Maryland Schools ban Thousands of Students without Government-mandated Vaccinations*

States Take a Stand against the Increasing Centralization of Education*

U.S: Education Standards Fall as Scores Drop

Start Them Young: Reviving the Proletariat

The New Dumbness

The Scientific Management of Children*

Aged U.S. Hawks Planning for Iran at Adelson Backed Conference*

Aged U.S. Hawks Planning for Iran at Adelson Backed Conference*

The event headlined by Ileana Ros-Lehtinen and former Sen. Joe Lieberman saw calls to “restore coercion” against Iran, with several figures advocating that the U.S. accept the limits of sanctions alone by sinking Iranian naval vessels in the Persian Gulf.

By Jason Ditz

The Future of Iran Policy conference was attended by many of the same figures who have been advocating for with Iran for several years. Here Sen. John McCain, R-Ariz., left, Republican presidential candidate Sen. Lindsey Graham, center and former Sen. Joe Lieberman, I-Conn., right, arrive on stage at a town hall meeting at the 3 West Club to launch Graham’s “No Nukes for Iran” tour Monday, July 20, 2015, in New York. (AP Photo/Kevin Hagen)

 

United Against a Nuclear Iran (UANI), an organization packed to the gills with a bipartisan who’s who of hawkish figures, held an event on the “Future of Iran Policy” in Washington DC. Unsurprising, given the list of attendees, the future they envision is war, and lots of it.

The event headlined by Rep. Ileana Ros-Lehtinen (R – FL) and former Sen. Joe Lieberman saw calls to “restore coercion” against Iran, with several figures advocating that the U.S. accept the limits of sanctions alone by sinking Iranian naval vessels in the Persian Gulf.

This call, pushed by Lieberman and Foundation for Defense of Democracies head Mark Dubowitz, who sought to parlay those intermittent events in which the U.S. warships parked off Iran’s coast complain Iran’s boats, inside Iran’s territorial waters, are “too close” by simply attacking and sinking those boats at every opportunity.

It’s not restricted just to Iran’s Navy, however, as Dubowitz also noted that Israel is able to attack Syrian military targets within Syria with relative impunity, and that therefore the U.S. could just as easily start unilaterally attacking Iranian military forces who are in the country to fight ISIS.

Ros-Lehtinen suggested that while the U.S. is carrying out this overt war against Iran, they could also dramatically escalate sanctions against them, targeting entire sectors of the Iranian economy and re-imposing the sanctions the U.S. lifted under the P5+1 nuclear deal as soon as President-elect Donald Trump gets into office

UANI first made a name for itself pressuring U.S. corporations to sign a pledge to never do business with Iran, and since the P5+1 deal lifted international sanctions has been inundating companies in nations like France with threats of an American boycott if they sign contracts with Iran.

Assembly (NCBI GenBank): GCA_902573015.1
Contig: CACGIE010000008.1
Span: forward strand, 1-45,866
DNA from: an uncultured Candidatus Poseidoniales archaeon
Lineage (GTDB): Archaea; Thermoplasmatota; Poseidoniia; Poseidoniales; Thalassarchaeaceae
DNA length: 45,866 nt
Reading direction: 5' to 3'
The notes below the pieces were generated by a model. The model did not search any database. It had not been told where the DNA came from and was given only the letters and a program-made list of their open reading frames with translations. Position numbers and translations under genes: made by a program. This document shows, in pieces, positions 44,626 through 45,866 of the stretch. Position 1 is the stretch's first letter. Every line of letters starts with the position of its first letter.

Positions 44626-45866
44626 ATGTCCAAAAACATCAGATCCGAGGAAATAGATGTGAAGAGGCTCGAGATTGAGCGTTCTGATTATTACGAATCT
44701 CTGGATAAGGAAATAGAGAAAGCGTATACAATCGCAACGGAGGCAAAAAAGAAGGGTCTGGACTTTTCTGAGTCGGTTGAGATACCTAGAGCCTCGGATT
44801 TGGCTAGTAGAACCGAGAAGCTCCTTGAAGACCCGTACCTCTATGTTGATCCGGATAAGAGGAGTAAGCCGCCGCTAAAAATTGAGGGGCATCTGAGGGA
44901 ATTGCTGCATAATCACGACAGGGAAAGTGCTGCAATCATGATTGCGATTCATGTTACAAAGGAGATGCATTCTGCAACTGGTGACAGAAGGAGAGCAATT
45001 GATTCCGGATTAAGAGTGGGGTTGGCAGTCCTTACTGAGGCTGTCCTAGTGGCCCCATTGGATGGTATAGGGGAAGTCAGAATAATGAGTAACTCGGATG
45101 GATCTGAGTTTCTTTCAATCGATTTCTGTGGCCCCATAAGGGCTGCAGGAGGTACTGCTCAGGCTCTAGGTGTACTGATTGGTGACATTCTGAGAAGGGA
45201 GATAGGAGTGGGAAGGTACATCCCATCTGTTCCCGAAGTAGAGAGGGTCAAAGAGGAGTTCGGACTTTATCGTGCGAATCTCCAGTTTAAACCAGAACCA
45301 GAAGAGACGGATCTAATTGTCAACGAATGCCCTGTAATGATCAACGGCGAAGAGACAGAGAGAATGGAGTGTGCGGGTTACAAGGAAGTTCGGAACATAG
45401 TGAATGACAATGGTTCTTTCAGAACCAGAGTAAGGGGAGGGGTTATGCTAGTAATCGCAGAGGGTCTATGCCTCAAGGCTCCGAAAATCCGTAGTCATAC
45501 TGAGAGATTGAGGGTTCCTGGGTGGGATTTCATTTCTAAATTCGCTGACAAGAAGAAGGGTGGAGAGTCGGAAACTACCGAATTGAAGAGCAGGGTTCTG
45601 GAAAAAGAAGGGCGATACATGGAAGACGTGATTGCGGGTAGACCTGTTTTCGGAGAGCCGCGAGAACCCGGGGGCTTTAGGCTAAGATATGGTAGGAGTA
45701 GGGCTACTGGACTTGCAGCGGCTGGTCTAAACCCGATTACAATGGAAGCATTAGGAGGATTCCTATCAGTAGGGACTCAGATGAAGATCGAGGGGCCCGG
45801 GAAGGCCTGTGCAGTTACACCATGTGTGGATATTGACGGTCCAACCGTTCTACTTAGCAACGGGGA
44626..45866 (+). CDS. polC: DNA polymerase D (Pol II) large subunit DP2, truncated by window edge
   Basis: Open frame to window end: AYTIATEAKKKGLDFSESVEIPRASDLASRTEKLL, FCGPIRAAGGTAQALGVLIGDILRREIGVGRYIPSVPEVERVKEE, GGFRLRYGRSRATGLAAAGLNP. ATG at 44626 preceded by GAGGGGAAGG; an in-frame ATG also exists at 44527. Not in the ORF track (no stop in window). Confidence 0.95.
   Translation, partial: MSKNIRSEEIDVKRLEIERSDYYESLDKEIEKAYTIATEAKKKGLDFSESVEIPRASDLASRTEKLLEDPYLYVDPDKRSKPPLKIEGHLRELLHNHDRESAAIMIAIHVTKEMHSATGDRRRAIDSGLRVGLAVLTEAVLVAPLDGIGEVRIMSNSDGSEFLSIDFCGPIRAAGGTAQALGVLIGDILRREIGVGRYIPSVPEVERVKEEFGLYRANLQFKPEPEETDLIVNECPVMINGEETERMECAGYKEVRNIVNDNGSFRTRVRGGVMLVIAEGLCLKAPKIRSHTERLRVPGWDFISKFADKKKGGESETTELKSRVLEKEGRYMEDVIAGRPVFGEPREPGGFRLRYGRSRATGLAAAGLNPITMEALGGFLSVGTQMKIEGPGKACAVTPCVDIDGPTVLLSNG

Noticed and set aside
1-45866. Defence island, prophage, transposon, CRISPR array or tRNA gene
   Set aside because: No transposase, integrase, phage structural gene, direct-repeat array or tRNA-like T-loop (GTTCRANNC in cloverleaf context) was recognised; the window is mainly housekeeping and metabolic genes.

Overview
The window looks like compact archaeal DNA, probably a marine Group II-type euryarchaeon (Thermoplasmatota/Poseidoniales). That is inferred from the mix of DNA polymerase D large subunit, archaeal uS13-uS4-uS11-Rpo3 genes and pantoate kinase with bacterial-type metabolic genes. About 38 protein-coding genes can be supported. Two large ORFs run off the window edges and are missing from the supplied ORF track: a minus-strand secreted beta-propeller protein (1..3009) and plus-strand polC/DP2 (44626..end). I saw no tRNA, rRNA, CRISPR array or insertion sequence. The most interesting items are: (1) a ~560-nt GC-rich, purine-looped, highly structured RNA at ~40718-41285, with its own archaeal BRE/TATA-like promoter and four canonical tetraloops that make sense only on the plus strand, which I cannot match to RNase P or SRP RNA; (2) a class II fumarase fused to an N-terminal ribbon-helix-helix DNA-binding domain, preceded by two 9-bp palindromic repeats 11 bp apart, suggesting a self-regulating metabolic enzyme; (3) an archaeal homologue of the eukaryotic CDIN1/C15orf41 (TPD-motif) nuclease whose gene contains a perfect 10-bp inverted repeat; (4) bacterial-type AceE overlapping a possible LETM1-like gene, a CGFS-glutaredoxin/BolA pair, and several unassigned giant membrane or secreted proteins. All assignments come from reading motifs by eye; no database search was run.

The group has been described as primarily funded by Sheldon Adelson and Thomas Kaplan, and has also received legal support from the Obama Administration, as in 2014 when the Justice Department ordered a judge to cancel a defamation suit by a Greek shipper against UANI on “state secrets” grounds. This was the first time in history that a case not directly involving the U.S. government or a defense contractor was ended because of the state secrets privilege.

Source*

Related Topics:

What Really Happened When Iran Captured Two American Vessels*

Entrapment: Iran Lifting Sanctions and Coming Betrayal*

British Military Expert, Israel Must Strike Iran – On Its Own*

Whoever Controls Eurasia Controls the World*

British Government Killed 10 Million Iranians In 1919*

Iran Files Complaint against Bankrupt U.S. Theft of Funds*

U.S. Fires Captain Detained by Iran in January*

Washington won’t Accept Syrian Defeat by Iran and Russia*

True To Form U. S. not meeting commitments under Iranian deal Says Judge*

Dallas Pension System Suspends Withdrawals*

Dallas Pension System Suspends Withdrawals*

By Tyler Durden

Two days after the Mayor of Dallas, Mike Rawlings, filed a lawsuit against the Dallas Police and Fire Pension system to block withdrawals, which he referred to as a “run on the bank” of an “insolvent” pension system in “financial crisis, the Pension’s board has finally taken steps to halt further withdrawals.  Of course, this delayed action has come only after $500 million in deposits have been withdrawn since just August.

According to the Dallas Daily News, an incremental $154mm in withdrawal requests were pending at the time the decision was made earlier today.

The Dallas Police and Fire Pension System’s Board of Trustees suspended lump-sum withdrawals from the pension fund Thursday, staving off a possible restraining order and stopping $154 million in withdrawal requests.